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Missing His Own Bar Mitzvah?

They faxed in the question to the home of Slabodbka Rosh Yeshivah Rav Moshe Hillel Hirsch

They felt it wasn’t their decision to make, so after deliberating for several days, Rabbi Dovid Peretz and his wife decided they would ask a gadol b’Torah to guide them. Their question revolved around their son, who would become bar mitzvah just after Tishah B’Av. In recent weeks, several boys in his cheder and neighborhood have already been sent into isolation after being exposed to those who tested positively for the virus. Should they keep the boy home from school and even shul for the two weeks before the big day, in order to prevent exposure and the risk of having to miss his own bar mitzvah?

They faxed in the question to the home of Slabodbka Rosh Yeshivah Rav Moshe Hillel Hirsch. The next night, the phone rang in the Peretz home. It was the Rosh Yeshivah on the line, advising them to keep the boy home — as his mother had suggested — for two weeks before the bar mitzvah, and not to rely on the hishtadlus of wearing a mask and keeping a distance.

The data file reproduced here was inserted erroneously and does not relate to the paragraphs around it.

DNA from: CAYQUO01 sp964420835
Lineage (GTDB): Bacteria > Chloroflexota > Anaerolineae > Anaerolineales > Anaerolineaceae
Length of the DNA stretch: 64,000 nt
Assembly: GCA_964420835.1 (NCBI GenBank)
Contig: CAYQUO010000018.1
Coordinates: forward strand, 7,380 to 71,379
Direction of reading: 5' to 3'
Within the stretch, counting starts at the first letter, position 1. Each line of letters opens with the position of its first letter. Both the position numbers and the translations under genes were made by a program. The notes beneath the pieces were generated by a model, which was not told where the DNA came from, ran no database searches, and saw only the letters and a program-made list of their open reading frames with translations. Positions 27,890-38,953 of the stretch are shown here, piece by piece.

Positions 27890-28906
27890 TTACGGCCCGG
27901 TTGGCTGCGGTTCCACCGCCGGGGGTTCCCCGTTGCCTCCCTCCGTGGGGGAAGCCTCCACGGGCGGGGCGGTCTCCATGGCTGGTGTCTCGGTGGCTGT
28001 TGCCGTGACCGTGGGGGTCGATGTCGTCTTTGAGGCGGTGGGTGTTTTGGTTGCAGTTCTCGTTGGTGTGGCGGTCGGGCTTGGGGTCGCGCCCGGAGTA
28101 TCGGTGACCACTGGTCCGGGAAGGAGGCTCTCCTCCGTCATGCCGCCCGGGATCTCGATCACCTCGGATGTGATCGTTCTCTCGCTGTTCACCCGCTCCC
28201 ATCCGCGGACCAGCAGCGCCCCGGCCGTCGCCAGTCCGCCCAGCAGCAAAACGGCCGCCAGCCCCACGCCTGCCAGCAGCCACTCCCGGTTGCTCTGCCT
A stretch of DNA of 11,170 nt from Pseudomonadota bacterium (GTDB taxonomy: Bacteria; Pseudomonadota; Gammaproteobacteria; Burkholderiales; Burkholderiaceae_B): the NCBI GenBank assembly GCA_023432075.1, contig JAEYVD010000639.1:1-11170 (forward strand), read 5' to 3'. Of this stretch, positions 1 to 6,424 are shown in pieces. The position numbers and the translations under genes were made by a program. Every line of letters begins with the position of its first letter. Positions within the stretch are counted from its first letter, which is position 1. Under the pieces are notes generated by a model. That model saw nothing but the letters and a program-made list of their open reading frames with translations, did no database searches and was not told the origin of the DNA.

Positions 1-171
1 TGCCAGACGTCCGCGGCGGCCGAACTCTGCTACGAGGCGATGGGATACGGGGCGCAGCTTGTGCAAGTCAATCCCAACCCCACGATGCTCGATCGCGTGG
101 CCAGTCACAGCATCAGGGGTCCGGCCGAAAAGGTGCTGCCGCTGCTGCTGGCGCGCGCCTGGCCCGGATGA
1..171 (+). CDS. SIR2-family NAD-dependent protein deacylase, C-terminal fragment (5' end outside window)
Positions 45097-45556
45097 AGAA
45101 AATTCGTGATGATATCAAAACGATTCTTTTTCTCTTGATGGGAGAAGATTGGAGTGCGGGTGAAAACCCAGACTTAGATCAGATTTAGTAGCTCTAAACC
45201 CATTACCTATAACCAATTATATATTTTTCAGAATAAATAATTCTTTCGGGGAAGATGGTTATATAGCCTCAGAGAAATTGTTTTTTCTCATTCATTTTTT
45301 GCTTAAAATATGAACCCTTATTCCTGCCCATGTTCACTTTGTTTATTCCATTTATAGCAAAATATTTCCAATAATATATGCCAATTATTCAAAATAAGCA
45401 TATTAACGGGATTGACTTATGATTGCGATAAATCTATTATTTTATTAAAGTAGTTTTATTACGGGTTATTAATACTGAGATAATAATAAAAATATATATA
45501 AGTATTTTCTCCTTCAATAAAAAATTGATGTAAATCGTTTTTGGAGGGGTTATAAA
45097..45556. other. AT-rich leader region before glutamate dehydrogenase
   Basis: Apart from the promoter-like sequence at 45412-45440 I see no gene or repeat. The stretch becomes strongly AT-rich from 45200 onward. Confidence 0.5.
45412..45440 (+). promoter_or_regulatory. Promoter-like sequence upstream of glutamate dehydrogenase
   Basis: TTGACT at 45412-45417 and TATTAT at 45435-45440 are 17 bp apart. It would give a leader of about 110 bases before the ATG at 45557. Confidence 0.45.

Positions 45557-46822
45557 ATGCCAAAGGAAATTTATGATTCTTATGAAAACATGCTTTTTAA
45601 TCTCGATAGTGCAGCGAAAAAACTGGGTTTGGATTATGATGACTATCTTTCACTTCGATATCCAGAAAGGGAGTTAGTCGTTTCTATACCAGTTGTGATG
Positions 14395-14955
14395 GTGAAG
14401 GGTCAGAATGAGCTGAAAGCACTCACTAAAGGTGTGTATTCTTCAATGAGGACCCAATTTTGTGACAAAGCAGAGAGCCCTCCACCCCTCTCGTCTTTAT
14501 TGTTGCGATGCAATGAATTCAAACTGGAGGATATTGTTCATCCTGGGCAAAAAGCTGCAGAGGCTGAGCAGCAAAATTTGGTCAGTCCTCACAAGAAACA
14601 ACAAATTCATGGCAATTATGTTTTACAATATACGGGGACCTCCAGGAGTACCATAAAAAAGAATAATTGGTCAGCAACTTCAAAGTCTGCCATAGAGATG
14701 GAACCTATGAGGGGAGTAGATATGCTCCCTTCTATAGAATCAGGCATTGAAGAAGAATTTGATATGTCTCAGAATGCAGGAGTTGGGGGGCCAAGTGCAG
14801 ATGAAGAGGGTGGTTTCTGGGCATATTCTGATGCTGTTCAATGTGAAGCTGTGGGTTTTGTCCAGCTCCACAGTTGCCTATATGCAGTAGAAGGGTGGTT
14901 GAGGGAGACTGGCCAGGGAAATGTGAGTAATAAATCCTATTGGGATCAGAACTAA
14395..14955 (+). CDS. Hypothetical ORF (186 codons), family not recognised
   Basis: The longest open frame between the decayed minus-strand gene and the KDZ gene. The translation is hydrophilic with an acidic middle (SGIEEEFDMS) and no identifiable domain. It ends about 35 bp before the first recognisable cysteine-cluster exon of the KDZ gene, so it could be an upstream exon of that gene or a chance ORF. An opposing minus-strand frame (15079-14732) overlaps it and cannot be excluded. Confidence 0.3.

“But what about the spiritual damage of missing Torah learning in cheder and davening alone, for a boy who has just started wearing tefillin?” the father wondered.

“If you understand how much a boy looks forward to the event, the simchah of his bar mitzvah, and the damage that can come from being forced into isolation and having to miss that, you will understand why it’s wiser to keep him at home,” the Rosh Yeshivah explained.

(Originally featured in Mishpacha, Issue 818)

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